There’s a pretty big debate about who the true leader of the Justice League is. It’s often a toss-up between who deserves this weighty position of leadership versus who may be best suited for the part. If we’re being even more honest with ourselves, it’s often an argument that comes down to Batman and Superman (anyone remember when Nightwing led the Justice League? That was pretty awesome!). In spite of that, on the day before the release of the Justice League movie, and with a new episode of Arrow airing tonight on The CW, I want to make the case about why the leader of the greatest superhero team of all time isn’t either of the big two. Nor is it Wonder Woman, even though she arguably takes on that role in the movie.
It’s actually Black Canary.
Dinah Drake was a member of the Justice Society of America until it got shunted off to Earth-2, and when the Justice League got an Earth-1 facelift, Dinah Lance became the tenth member of what would become the most iconic superhero team of all time. She was the member that grew the size of the team into double digits, which is a pretty monumental feat, when you think about it. In the scope of superhero teams, there are very few that have ever reached that impressive a roster.
Now, that at face value is by no means evidence of why someone ought to be in charge of anything, much less the Justice League. It’s at most a fun fact. However, part of the reason I believe Dinah makes a better Justice League leader than either Superman or Batman is because she possesses the best qualities of both of them. With her Canary Cry, Dinah has an impressive and unique metahuman ability. This gives her the ability to think critically about how other metahumans can be deployed both offensively and defensively as might be needed depending on the extremity of the situation. This makes her like Superman.
Not only that, but Dinah Lance is a phenomenally well-trained fighter. Her hand-to-hand combat skills are next level good. This is something that the #DCTV world really embraced with the creation of Sara Lance, who currently enjoys the title of White Canary. Similarly, in the Young Justice animated series, Black Canary trains the legacy characters to ensure that they are not only able to handle their own, but live up to the work of their mentors. Much like Batman, she has operated for a long time as a vigilante (often alongside Green Arrow), working in the shadows and bucking the status quo in order to protect those who might come against her.
So, she has these two tremendous qualities and she’s in with the superkids. Where does this give her the authority to lead their mentors? Much of it comes by way of Mark Waid and Brian Augustyn in their JLA: YEAR ONE story. The Black Canary that they present in this reimagining of the Justice League origin is nothing short of impressive. She immediately rises above the rest (Aquaman, Green Lantern, Flash and Martian Manhunter) as both the most empathetic member of the team, but also one who will not stand for any nonsense. Over the course of the story, she gains the respect of her four team members through her actions and deeds even more than her words. Over the course of twelve issues, she plays an integral part in carving from stone a contemporary look at this iconic organization.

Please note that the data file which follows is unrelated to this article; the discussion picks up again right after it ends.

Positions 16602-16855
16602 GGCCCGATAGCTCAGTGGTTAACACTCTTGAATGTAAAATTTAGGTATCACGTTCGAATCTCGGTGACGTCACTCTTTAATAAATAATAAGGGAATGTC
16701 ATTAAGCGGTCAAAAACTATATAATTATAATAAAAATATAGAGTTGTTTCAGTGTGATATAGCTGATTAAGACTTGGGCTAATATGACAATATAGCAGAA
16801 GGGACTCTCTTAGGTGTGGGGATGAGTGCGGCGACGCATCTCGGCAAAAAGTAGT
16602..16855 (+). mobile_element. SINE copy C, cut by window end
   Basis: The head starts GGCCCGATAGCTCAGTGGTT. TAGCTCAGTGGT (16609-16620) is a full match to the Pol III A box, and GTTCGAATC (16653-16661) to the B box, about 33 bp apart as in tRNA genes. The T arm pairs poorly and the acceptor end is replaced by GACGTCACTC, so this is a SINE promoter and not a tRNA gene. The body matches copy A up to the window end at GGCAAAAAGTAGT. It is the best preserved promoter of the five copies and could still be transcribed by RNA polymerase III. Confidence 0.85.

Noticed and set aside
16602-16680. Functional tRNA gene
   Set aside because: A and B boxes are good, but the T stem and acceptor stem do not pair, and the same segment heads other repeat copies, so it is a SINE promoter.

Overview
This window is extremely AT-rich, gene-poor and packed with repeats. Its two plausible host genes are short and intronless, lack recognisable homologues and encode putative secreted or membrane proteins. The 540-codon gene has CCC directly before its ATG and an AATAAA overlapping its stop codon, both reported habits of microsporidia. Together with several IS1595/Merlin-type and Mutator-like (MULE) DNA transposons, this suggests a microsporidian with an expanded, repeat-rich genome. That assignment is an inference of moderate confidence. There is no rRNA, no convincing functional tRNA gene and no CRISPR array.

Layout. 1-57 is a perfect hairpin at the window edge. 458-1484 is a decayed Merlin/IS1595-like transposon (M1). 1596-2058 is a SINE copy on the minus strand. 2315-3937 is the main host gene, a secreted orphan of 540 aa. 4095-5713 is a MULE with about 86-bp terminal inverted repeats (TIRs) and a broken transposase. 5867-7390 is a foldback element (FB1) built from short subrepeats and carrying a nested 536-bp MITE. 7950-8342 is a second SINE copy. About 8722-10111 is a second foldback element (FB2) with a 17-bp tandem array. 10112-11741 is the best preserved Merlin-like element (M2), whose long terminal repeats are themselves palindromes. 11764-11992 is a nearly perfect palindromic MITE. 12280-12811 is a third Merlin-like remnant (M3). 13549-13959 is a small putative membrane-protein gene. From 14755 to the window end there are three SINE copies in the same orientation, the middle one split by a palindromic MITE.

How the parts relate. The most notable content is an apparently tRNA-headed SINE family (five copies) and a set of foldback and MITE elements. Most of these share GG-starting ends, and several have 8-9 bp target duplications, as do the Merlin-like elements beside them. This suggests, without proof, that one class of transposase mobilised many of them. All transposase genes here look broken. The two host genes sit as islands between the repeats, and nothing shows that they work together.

If you are looking for some pre-movie reading you might want to pick up JLA: Year One, come to think of it. It’s all available digitally.
This Black Canary remained an active member of the Justice League when Grant Morrison and Howard Porter took over the team in their acclaimed run. They continued the tradition that JLA: Year One began of Dinah aggressively expanding the roster of heroes that can call themselves “Leaguers.” What was more important, though, is that when Brad Meltzer got a crack at writing the team, he put Black Canary back in charge of things. There are some pretty big changes to the history and established timeline of the League around this time, and I, for one, find it very fitting that Dinah was the herald of this shifting status quo.
Not only is she able to bridge two of most defining aspects of superheroes within the DC Universe, but twice she has been on the forefront of redefining not only what it means to be a member of the Justice League (in whatever the current, most in-vogue incarnation is), but what it means to be the Justice League.
I want to circle back around to her work as a mentor in Young Justice. If we accept that Dinah helped train young heroes relatively early in her life as Black Canary, then later on when she comes to lead the Justice League, she is singularly positioned to know which of the up-and-coming crop of heroes to keep an eye on when the Justice League needs new members.
We should also look at it from the outside, as comic book readers. Black Canary is an intriguing proposition to head up the biggest team book on the shelf. Other characters like Wonder Woman, Superman or Batman have to serve multiple narratives in a number of titles, whereas Black Canary can solely serve the story being told in the team book. (Granted, that’s NOT being done right now at DC. Dinah’s stretched pretty thin between her roles in GREEN ARROW, BATGIRL AND THE BIRDS OF PREY and JUSTICE LEAGUE OF AMERICA.) Theoretically, that would serve the book better and allow the narrative to be more focused. I’m not contending that there aren’t wonderful stories that are being and have been told with big characters like Superman or Batman in charge. I just think Black Canary is in a heightened position to serve the Justice League title.
Dinah (Drake or Lance, however you prefer, but I lean towards Lance, personally) bridges a number of worlds. She brings metahuman and vigilante, original and legacy together and has earned the respect of some of the most badass characters to ever come out of DC. Those are some pretty impressive credentials.